Respond fully in essay form to the question below.
The mayor of Goldbergia, Ferica Foldberg, wishes to promote the eating of cheese in addition to instating a city beautification project. Ferica believes that cheese is a low-carb, enjoyable snack that is aesthetically pleasing and can cause residents of Goldbergia to be friendlier to one another, reducing crime. Ferica convinces the Goldbergia legislature to enact the following statute:
“Every resident of Goldbergia is entitled to $1,000 off of their state income taxes, but only if they use the money to create beautiful pictures placed on their lawns highlighting the virtues of cheese. Further, no resident of Goldbergia is permitted to place obscene signs on their lawn, depicting patently offensive sexual content, unless the obscene signs portray humans embracing the sensuality of cheese.”
Vargas, a vegan, challenges both provisions of the law as violating the First Amendment. Do not worry about standing – just look at the statute. What is a court likely to rule? Proceed through the analysis the way a court would, analogizing or disanalogizing to cases on point for the more difficult, open questions. Think about Goldbergia’s and Ferica’s best arguments when doing your analysis.
- Facially, the statute is overbroad, because it has substantial applications to constitutionally protected speech.
- Although Provision One doesn’t penalize speech, it does appear to place an unconstitutional condition (the receipt of $1000 benefit of a tax refund) on a viewpoint-based compelled speech requirement.
- Goldbergia is likely to say this is government speech like in Summum, and therefore viewpoint-based restrictions are permissible. However, the impermanence of drawn lawn signs is quite distinct, and are not connected to traditional promotion of the government’s message.
- Goldbergia might also argue that this speech is funding a government program. Goldbergia will say that just like in Rust, where the government could allocate money only for family planning that did not include abortion, here Goldbergia is funding only its positive promotional message in favor of supporting cheese.
- However, this looks a lot more like the funding of private speech, like in NEA v. Finley, since individuals will draw the pictures and display them on their front lawns. That said, like in Rust, the individuals may criticize cheese elsewhere – they just cannot use government money to do so or put the criticisms on their front lawns. Still, this speech looks much more private in nature than a government program and will occupy an important part of the individual’s life, not just when the individual is using government money.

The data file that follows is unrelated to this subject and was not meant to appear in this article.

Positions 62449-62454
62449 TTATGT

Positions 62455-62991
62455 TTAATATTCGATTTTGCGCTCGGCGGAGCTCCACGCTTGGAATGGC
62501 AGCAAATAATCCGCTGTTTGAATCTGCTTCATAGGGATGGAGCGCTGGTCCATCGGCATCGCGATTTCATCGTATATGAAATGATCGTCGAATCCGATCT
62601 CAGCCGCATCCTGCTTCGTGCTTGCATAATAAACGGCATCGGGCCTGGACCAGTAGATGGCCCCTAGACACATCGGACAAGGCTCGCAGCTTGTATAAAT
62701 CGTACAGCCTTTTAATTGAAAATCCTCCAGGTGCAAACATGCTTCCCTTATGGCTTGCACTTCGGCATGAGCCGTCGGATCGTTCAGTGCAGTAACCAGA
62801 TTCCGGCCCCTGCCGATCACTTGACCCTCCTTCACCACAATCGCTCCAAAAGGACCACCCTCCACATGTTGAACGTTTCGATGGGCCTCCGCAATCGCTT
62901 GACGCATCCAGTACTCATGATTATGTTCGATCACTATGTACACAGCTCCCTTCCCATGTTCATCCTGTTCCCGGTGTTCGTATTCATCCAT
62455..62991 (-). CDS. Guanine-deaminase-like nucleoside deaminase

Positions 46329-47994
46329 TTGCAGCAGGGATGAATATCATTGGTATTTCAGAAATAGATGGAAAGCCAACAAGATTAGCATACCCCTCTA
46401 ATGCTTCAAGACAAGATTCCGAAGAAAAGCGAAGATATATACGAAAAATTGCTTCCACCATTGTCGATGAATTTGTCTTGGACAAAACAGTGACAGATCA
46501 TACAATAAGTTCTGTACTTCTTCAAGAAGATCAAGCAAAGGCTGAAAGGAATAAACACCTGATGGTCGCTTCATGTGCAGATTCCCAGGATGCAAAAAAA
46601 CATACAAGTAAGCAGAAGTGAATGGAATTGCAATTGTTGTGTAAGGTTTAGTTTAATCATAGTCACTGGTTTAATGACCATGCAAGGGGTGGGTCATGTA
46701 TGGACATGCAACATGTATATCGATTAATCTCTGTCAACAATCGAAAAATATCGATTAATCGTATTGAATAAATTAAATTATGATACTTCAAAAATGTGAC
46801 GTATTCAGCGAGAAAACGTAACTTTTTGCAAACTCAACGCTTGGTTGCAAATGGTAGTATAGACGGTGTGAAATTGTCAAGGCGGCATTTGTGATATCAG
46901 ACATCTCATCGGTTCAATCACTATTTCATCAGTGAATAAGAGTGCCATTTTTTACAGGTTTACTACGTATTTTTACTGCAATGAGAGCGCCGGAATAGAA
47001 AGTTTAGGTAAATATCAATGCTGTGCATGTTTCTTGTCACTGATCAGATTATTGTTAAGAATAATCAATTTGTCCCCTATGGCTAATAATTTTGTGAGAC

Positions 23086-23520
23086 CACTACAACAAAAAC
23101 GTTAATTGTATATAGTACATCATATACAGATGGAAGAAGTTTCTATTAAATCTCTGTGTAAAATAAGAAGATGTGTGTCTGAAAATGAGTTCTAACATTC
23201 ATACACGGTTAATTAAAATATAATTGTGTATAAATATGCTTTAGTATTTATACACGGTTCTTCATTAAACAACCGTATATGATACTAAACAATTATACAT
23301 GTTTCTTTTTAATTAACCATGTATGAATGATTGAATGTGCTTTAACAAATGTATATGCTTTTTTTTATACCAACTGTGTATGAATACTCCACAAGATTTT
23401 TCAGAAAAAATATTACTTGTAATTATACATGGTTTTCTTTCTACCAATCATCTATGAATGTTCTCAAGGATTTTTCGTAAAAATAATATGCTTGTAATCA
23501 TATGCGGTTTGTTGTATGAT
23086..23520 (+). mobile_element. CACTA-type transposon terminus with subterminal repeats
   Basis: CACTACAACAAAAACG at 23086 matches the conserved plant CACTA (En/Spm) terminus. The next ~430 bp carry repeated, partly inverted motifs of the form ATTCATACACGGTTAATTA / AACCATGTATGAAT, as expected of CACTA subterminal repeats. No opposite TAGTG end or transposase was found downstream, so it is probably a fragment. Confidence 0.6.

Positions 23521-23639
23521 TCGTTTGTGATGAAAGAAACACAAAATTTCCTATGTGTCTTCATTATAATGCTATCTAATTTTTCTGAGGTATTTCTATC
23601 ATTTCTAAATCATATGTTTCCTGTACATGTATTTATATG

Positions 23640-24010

- Given that this is a funding of private speech, not a government program, the viewpoint-based compelled unconstitutional condition is likely unconstitutional. The government’s interest is certainly not as compelling as in Holder. The statute is somewhat narrowly tailored to beautify lawns, but there is no real link between cheese promotion and a reduction of crime. The statute likely will not survive strict scrutiny, given that viewpoint-based distinctions on speech are the most suspect under the First Amendment.
- Provision Two is also overbroad. It is a content- and likely viewpoint-based restriction on speech, because only positive sensual depictions of cheese are permitted.
- Although Provision Two covers obscenity, an unprotected category of speech, the Court in RAV v. City of St. Paul held that the government generally cannot make content-based distinctions even within unprotected categories of speech.
- RAV contained a few limited exceptions, such as making content-based distinctions for the very reason the category is unprotected in the first place. Sensual depictions of cheese is not the most prurient or meritless type of obscenity, so Provision Two is likely unconstitutional.